...we’re almost certainly talking about somewhere between 100 and 150 million Americans who think it’s entirely possible the country may need to be split into red/blue sections or alternately, who expect a civil war to crank up. In other words, we’re not talking about a few cranks here. This is a mainstream belief, and it seems entirely possible that we could reach a MAJORITY of Americans that would like to see the country split up in the next few years.
The advantages of the Union are so powerfully compelling to the establishment, though, that neither party can entertain the thought. They can't talk about it as something that might really happen; and because they control the conventional levers of power, they think that settles the matter.

It doesn't, though. At some point if trends continue, the decision will be made without the government... in spite of the government... to put an end to the government. That does not necessarily entail violence. The government in Washington may continue to meet, but it will no longer rule because people will no longer obey -- and no power exists that can compel 330 million people to obey a power they no longer recognize.

I wouldn't go so far as to say that the matter is inevitable yet, but it's getting closer to becoming so. If people in power are serious about avoiding this they need to start thinking.


Yesterday was the 80th birthday of one of the more memorable cartoon songs.

Smartphones, Social Media, and the Youth

I have observed several discussions about this subject led by some of you. I want to think about it in terms of the danger to military recruitment of a youth that seems increasingly to be struggling with mental illness (as well as obesity and drug use). This, then, is what we used to call a 'bleg,' i.e. a request by a blogger for links and information. What are your favorite pieces on these issues, which make and defend what you consider to be the most important points?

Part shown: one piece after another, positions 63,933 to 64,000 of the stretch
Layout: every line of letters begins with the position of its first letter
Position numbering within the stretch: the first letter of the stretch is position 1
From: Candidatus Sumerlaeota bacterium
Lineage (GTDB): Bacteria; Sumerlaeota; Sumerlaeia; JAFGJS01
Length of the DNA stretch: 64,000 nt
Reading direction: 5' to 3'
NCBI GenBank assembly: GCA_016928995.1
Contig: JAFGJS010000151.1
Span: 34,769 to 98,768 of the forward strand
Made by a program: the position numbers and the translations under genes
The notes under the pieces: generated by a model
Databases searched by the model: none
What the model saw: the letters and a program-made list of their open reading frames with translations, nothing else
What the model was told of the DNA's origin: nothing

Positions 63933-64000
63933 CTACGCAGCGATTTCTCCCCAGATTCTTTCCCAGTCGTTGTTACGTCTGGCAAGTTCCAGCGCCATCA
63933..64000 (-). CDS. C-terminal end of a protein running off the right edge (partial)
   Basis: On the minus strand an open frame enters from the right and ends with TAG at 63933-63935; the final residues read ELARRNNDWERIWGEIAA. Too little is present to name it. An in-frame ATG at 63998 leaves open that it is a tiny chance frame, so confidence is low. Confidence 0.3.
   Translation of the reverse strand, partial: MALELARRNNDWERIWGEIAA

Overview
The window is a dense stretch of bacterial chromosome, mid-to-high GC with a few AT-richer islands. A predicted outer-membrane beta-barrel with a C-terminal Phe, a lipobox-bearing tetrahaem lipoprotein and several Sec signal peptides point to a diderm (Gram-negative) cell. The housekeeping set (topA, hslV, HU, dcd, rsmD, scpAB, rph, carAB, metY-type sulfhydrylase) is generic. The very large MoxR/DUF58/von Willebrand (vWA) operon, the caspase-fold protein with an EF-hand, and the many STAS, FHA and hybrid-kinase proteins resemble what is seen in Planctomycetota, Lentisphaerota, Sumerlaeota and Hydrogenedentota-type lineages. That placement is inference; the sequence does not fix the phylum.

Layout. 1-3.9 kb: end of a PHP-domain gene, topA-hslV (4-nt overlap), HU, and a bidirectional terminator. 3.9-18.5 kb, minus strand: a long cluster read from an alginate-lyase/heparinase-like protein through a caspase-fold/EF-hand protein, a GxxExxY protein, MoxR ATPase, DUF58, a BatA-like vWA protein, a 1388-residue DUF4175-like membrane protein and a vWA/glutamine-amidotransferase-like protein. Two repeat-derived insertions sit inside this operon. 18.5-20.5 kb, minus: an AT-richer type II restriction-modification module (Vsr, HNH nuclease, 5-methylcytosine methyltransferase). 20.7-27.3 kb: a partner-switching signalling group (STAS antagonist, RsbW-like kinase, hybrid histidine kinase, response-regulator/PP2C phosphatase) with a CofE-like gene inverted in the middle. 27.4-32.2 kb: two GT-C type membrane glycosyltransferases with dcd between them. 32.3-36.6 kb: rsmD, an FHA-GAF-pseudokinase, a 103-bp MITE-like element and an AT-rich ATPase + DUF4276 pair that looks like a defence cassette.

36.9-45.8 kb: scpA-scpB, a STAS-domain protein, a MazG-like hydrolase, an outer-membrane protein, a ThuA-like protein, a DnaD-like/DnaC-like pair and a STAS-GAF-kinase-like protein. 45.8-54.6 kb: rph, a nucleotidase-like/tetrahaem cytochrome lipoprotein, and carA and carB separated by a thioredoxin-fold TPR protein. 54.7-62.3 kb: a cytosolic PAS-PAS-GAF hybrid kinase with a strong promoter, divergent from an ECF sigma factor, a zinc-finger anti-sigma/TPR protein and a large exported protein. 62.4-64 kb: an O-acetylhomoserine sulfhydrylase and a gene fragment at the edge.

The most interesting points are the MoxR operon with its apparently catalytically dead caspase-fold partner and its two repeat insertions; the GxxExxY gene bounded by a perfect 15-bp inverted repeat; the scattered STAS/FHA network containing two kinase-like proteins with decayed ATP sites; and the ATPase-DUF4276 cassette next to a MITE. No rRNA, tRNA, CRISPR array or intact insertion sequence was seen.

Tuesday Morning Blues

 Albert King with a young Stevie Ray Vaughn back in 1983


Alec Baldwin blew it big time when he carelessly shot his camerawoman on set, and shouldn't get kid-glove treatment just because he's a rich, powerful Hollywood celebrity. Still, "enhancing" his criminal charges because a firearm was involved looks to me like prosecutorial game-playing.

We add firearms enhancements to other criminal charges on the theory that a firearm provides a criminal with a visible threat to use again his victims, and that its use converts an only moderately dangerous criminal enterprise into a deliberately deadly one. That reasoning shouldn't apply to an actor who is holding firearm as a prop on a film set. The prosecution hasn't argued that Baldwin intended to hurt the camerawoman, only that the gun had been negligently handled by a group of people that included Baldwin, partly because he should have checked it personally before pointing it at anyone, and partly because he was a principal in the production, rather than a mere actor with no effective control over safety procedures on the set. There was no alleged separate criminal enterprise for the firearm to enhance. I'm satisfied, therefore, to see the "firearms enhancement" charge dropped.

Mashed turnips

We found a Palestinian cookbook with a recipe for mashed turnips with greens, onions, and feta cheese. We added the bacon on general principles.